Some important properties of colloidal solutions are listed below.
A colloidal solution is heterogeneous though solute particles are invisible under an ordinary microscope. They can be detected with the help of an ultramicroscope.
The osmotic pressure of a colloidal solution is very small because of the number of colloidal particles are small as compared to a solution containing the same amount of solute particles in a given volume of solvent.
The colloidal particles can pass through ordinary filters. However, by the use of ultrafilters, it becomes possible, to filter colloidal particles.
“When a strong beam of light is concentrated on a colloidal solution, the path of the beam is illuminated by colloidal particles. It is called the Tyndall effect.” The colloidal particles absorb light and then scatter light of shorted waves. Because of this reason, the path of the beam is illuminated by bluish light and becomes visible when observed from the other side. “The park of light made visible throughout the colloid is called the Tyndallbeam or Faraday Tyndall-cone”.
The colloidal solution is usually coloured due to the scattering effect of particles. The colour depends upon the size and the nature of particles, e.g.
It is because of unequal bombordment by the solvent molecules or the molecules of the dispersion medium, which has comparatively smaller sizes.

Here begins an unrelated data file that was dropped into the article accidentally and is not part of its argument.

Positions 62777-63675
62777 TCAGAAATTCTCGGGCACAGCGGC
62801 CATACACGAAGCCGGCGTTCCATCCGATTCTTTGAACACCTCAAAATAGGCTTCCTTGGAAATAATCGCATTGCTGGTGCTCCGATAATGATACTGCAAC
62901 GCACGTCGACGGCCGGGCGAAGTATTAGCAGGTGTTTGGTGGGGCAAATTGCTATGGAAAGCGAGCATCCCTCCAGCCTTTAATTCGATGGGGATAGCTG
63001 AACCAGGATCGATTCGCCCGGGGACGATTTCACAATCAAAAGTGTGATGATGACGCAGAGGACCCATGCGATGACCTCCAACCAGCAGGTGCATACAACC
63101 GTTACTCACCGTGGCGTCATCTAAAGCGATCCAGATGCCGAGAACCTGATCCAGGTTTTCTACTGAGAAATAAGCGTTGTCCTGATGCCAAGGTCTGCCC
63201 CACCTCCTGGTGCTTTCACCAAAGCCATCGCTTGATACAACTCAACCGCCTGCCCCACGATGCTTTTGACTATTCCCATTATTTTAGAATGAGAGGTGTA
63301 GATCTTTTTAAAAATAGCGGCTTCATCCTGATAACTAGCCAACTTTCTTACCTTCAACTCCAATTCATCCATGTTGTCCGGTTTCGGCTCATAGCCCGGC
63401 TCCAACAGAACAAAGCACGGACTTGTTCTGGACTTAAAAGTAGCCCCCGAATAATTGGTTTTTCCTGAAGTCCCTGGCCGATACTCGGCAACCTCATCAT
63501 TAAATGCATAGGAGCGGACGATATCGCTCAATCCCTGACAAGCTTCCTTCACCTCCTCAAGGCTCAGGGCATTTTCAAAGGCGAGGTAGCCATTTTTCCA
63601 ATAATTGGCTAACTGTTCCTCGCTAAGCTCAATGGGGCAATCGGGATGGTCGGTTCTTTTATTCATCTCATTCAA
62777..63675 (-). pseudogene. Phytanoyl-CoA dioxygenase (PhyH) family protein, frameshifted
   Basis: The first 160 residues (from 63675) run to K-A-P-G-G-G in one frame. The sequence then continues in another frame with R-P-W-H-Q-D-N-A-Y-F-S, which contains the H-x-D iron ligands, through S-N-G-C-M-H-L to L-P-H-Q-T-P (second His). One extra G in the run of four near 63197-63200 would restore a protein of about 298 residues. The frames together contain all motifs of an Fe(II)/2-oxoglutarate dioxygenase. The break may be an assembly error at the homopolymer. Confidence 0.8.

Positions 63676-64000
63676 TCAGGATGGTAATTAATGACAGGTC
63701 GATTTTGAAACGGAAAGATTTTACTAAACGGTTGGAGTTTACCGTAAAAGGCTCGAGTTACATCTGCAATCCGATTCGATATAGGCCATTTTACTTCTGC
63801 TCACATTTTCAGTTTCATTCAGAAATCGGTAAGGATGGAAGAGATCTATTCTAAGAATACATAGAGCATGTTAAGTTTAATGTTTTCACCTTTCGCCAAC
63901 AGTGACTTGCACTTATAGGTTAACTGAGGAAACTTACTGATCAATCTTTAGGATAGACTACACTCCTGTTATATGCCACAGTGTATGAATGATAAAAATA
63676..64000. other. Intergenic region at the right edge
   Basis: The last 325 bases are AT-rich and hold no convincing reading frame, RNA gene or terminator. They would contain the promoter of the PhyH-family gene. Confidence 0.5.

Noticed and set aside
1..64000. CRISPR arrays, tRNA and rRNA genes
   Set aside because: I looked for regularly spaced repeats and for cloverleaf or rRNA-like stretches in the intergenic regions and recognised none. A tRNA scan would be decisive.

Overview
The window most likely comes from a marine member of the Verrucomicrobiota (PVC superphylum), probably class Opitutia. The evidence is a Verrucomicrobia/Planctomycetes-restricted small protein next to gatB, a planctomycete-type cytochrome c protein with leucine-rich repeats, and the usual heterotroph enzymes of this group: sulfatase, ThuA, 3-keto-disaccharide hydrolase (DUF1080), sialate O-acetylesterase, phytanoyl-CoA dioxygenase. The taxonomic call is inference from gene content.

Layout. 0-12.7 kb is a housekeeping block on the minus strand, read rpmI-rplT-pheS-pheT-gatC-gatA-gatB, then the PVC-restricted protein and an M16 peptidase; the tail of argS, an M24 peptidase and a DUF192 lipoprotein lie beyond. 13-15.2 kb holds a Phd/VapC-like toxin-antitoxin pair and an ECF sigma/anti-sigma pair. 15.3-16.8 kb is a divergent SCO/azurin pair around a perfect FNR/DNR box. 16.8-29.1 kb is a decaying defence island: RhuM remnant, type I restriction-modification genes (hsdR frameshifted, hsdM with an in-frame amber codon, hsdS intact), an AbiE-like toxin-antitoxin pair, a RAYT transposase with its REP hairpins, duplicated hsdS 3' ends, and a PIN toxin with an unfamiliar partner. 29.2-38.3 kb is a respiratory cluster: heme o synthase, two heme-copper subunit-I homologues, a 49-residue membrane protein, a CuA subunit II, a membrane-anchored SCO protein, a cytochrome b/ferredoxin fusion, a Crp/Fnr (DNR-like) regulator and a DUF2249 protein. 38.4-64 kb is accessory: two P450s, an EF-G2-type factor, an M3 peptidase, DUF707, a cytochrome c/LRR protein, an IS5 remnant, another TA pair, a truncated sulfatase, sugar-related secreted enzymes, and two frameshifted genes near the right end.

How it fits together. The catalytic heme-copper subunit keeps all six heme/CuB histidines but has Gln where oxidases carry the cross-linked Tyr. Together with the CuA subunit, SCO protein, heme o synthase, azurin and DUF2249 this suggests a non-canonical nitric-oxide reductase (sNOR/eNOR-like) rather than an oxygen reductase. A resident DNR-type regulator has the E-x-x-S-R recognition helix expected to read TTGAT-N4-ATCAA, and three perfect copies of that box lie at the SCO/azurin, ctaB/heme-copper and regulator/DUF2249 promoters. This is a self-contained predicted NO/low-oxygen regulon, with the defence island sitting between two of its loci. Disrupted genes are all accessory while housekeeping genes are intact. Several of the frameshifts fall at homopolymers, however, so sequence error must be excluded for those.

Since colloidal particles carry a charge, they move towards respective electrodes when placed in an electric field. “The migration of colloidal particles under the influence of the electric field is called cataphoresis”. It is employed to determine the sign of the electric charge on the colloidal particles.
If the colloidal particles in sol are maintained in a stationary state, the dispersion medium
moves. “The movement of dispersion medium under the influence of the electric field is
known as electro-osmosis”. This phenomenon has been used dewatering peat, moist clay,
drying dyes and pastes.
Precipitation or Coagulation.
The precipitation or coagulation of a colloidal solution can be brought about by the addition of a small amount of an electrolyte, e.g., a few drops of barium chloride to arsenious sulphide precipitate it. This is because of the reason that ions of electrolyte are absorbed by the colloidal particles. These form bigger aggregates and settle down as precipitate. In our example, sol particle being negatively charged, are neutralized by Ba+2 ions and form a precipitate.
It is concerned with the power of an ion to coagulate a sol, It can be stated as. “The higher the valency of the active ion, the greater is its precipitating action”, e. g. the precipitating action of cations Na+, Mg2, and Al3+ is of the Order.
Na+ < Mg2+ < Al3+
“The process by which the sole particles are protected from precipitation by electrolytes due to the previous addition of some hydrophilic colloid is called protection” The colloid added for protection is called a protective colloid. e.g., if a little gelatin is added to gold sol, it is not coagulated by the addition of sodium chloride. In this case, gelatin is a protective colloid.
The protective colloid particles form a protective layer about sol particles and thus prevent their precipitation.
The particles at the surface of a solid or liquid carry residual valencies. In order to satisfy it, they attract other particles and retain at their surfaces. “This physical contact at the surface, between two particles, is called adsorption”, The large surface offered by colloidal particles and their free valencies are responsible for adsorption by colloids.